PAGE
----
Today, we stand on the opposite riverbank and look back across the Neva at the Hermitage. To our left is the bridge leading to the main entrance of the Peter-Paul Fortress. The three shiny purple buses appear. Their protruding rearview mirrors extend antennae-like, making them resemble huge beetles. The Romanov family members are indistinguishable black figures as they walk over the bridge decorated with an evergreen garland looped with black ribbon. Nonfamily members and other guests must walk across the bridge on our right and in through the back entrance to the fortress. Invitations are smartly inspected by an officer, but lower-ranking soldiers relax along the guardrails.
Although the government has not declared today a holiday, the sidewalks are crowded with people. Cherub-faced uniformed boys line the edge of the street and face the crowd. I ask my Russian friend what military force these boys represent. I am surprised when he tells me they are from the Interior Ministry, what used to be the KGB. I watch the young man in front of me. He is about sixteen, and he has a dreadful cold. He smiles shyly but declines when a lady offers him a tissue.
Today, I hear only Russian being spoken. Several people have asked me the time in Russian, and I just show them my watch. I am not sure how these people feel about their last czar. Am I, a non Russian tourist, intruding? Fortunately my camera does not identify me, since many of the locals have cameras too. No one seems particularly emotional about the czar. The people are more interested in how the current government deals with the ceremony. President Boris Yeltsin had announced that he would not attend the funeral, but yesterday he changed his mind. Just before noon, two police cars lead his black and dark-glassed limousine over the bridge at the main entrance. The car is easily identified by the two flags on the front fenders. The Russians are quiet when the limo passes, but someone be hind me mutters, "Czar Boris."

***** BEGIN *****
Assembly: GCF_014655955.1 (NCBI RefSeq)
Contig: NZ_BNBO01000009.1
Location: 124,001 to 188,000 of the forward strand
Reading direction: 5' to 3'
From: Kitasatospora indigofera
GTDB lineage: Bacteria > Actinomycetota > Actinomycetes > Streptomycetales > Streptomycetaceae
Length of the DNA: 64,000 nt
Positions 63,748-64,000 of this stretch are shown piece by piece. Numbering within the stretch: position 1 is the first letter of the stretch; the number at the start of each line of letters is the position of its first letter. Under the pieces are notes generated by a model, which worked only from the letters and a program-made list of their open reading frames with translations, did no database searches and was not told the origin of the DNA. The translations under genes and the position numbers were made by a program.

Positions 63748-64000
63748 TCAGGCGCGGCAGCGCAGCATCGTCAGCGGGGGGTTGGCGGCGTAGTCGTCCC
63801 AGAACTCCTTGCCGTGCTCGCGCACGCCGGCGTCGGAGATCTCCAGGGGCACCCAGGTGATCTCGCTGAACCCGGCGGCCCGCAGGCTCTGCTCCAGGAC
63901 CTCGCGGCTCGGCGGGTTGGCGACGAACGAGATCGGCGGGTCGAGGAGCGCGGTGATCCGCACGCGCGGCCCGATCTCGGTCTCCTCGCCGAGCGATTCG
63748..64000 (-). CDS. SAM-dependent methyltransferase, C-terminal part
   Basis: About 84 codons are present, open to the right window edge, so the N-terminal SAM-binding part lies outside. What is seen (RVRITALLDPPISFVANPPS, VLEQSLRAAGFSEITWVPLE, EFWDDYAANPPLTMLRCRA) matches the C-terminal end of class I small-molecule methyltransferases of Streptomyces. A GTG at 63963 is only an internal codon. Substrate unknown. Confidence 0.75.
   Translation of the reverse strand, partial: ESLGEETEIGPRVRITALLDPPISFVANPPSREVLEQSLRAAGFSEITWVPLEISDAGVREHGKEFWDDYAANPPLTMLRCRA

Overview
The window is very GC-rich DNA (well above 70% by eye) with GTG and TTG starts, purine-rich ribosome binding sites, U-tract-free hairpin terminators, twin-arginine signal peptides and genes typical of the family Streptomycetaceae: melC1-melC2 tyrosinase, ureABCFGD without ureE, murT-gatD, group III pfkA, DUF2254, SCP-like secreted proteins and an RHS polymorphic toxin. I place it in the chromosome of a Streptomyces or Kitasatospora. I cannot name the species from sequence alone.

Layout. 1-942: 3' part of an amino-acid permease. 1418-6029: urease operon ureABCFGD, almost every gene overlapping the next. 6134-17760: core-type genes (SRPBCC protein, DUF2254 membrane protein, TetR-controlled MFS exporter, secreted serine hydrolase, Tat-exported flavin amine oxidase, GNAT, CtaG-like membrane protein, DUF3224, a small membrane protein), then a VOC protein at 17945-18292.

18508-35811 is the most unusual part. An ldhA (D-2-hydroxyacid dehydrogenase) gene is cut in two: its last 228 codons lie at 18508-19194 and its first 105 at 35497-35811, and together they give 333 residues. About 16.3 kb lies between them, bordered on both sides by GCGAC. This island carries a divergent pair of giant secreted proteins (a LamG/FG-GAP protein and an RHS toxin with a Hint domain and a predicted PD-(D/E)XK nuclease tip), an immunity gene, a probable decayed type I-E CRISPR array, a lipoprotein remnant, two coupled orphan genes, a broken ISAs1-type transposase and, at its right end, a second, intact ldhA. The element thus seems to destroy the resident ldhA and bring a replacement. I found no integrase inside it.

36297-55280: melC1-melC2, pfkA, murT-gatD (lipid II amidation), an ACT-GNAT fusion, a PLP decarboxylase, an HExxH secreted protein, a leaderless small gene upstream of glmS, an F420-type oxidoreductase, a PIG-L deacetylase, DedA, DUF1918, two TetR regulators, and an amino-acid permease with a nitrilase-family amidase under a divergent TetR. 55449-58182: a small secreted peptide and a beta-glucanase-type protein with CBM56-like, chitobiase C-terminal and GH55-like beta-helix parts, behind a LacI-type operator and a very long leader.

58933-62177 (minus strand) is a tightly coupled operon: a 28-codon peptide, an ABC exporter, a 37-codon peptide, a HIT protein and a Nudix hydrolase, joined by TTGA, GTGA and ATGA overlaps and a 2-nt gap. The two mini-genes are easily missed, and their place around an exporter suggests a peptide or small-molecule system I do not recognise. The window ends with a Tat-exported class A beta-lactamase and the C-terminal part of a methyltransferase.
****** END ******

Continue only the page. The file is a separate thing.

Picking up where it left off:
Three gunshots are fired, and the cathedral bells chime to mark the commencement of the service. Out here, on the street, small clusters form around those who were clever enough to bring transistor radios. Many actively participate in prayers and songs. Others simply stand and watch. The service is scheduled to last more than two hours. It is some comfort to remember that those attending the church service in the cathedral are standing also, as is the custom of the Russian Orthodox Church.
Two priests, who object to the burial, attract a small crowd. There is a lively exchange, but voices sound curious, not angry. Two boys play quietly on a large field gun that is part of the Artillery Museum across the street. A woman passes by selling small Russian and St. Petersburg flags. Winding through to the far edge of the crowd, we look up the street. Half a block away, a wedding party enters a church. In a few minutes, the bride and groom emerge married and drive off in a car decorated with ribbons and two large intertwined rings mounted on the hood.